Archives for the tag “ Slashdot ”

Stéphane Thibault >_

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Internet Brands bought Wikitravel.org in 2006, plastered it with ads and neglected it. After years, the Wikitravel community finally decided to fork under CC by-sa and move to Wikimedia. Internet Brands is now suing two of the unpaid volunteers for wanting to leave. The Wikimedia Foundation is seeking a declaratory judgement (PDF) that you can actually fork a free-content project without permission. Internet Brands has a track record of scorched-earth litigation tactics.

Stéphane Thibault >_

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According to British daily The Telegraph, Sir Tim Berners-Lee has warned that plans to monitor individuals’ use of the internet would result in Britain losing its reputation as an upholder of web freedom. The plans, by Home Secretary Theresa May, would force British ISPs and other service providers to keep records of every phone call, email and website visit in Britain. Sir Tim has told the Times: ‘In Britain, like in the US, there has been a series of Bills that would give government very strong powers to, for example, collect data. I am worried about that.’ Sir Tim has also warned that the UK may wind up slipping down the list of countries with the most Internet freedom, if the proposed data-snooping laws pass parliament. The draft bill extends the type of data that internet service providers must store for at least 12 months. Providers would also be required to keep details of a much wider set of data, including use of social network sites, webmail and voice calls over the internet

Stéphane Thibault >_

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A Polish security researcher, Krzysztof Kotowicz, makes an worrisome entry in his blog: with a few lines of Javascript, any web site could list the extensions installed in Chrome (and the other browsers of the Chromium family). Proof of concept is provided here. As there are addons which deal with very personal things like pregnancy or religion, the easiness of access to those very private elements of your life is really troubling.

Stéphane Thibault >_

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One of the major unanswered questions about Bill C-30, the lawful access/online surveillance bill, is who will pay for the costs associated with responding to law enforcement demands for subscriber information (“look ups”) and installation of surveillance equipment (“hook ups”). Christopher Parsons has an excellent post that takes a shot at estimating some of the costs. I recently obtained documents from Public Safety under the Access to Information Act that indicates that the government doesn’t really have its own answer. As of December 2011, the issue was still the subject of internal debate with Public Safety working with the RCMP and CSIS to develop a fee schedule for the costs.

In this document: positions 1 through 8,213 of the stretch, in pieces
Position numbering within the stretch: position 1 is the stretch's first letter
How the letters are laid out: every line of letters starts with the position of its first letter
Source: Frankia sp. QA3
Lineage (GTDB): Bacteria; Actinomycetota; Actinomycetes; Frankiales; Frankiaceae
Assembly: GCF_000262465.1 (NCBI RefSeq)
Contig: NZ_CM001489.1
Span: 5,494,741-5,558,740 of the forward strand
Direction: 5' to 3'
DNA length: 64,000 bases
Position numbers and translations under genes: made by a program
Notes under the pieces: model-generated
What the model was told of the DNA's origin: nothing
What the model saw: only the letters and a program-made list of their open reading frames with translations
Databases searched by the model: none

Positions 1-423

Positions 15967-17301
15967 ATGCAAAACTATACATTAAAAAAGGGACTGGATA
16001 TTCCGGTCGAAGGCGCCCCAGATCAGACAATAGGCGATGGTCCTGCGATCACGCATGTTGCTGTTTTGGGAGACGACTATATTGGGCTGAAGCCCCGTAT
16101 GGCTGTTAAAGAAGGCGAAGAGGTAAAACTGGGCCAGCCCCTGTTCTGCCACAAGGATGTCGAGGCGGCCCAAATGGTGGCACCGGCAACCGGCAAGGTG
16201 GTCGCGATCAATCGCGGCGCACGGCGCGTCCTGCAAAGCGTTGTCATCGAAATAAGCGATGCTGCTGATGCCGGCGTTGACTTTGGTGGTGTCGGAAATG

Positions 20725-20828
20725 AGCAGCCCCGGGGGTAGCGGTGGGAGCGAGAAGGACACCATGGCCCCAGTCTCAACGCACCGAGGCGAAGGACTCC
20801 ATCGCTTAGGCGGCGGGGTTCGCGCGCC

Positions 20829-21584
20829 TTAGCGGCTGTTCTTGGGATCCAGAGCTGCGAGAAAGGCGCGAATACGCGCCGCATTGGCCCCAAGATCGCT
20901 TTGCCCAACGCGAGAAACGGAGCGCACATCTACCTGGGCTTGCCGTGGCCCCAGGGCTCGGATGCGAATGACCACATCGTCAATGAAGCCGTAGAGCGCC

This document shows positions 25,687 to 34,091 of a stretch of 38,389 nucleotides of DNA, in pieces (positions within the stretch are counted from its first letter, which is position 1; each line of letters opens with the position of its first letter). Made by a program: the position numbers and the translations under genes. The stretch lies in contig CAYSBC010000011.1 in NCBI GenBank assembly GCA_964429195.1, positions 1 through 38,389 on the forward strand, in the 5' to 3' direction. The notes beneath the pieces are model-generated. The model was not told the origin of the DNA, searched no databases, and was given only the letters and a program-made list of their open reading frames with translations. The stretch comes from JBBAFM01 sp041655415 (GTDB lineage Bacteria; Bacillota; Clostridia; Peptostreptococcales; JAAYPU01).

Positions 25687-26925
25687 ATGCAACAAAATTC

The document is particularly interesting because it places the spotlight on how the Canadian Association of Chiefs of Police (CACP) would like to handle the issue. In 2009, the CACP proposed several possibilities, including the creation of new public safety tax that would appear on monthly customer bills.

Stéphane Thibault >_

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Google plans to penalize overly optimized sites because they want to level the playing field for other websites who do not concentrate on such efforts. Basically there are sites out there that completely focus their efforts on SEO and not content and those results would rank higher than sites that don’t focus on SEO.

Google Engineer Matt Cutts explains the following: “We are trying to make GoogleBot smarter, make our relevance better, and we are also looking for those who abuse it, like too many keywords on a page, or exchange way too many links or go well beyond what you normally expect.”

Stéphane Thibault >_

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Academic research is behind bars and an online boycott by 8,209 researchers (and counting) is seeking to set it free, well, more free than it has been. The boycott targets Elsevier, the publisher of popular journals like Cell and The Lancet, for its aggressive business practices, but opposition was electrified by Elsevier’s backing of a Congressional bill titled the Research Works Act (RWA). Though lesser known than the other high-profile, privacy-related bills SOPA and PIPA, the act was slated to reverse the Open Access Policy enacted by the National Institutes of Health (NIH) in 2008 that granted the public free access to any article derived from NIH-funded research.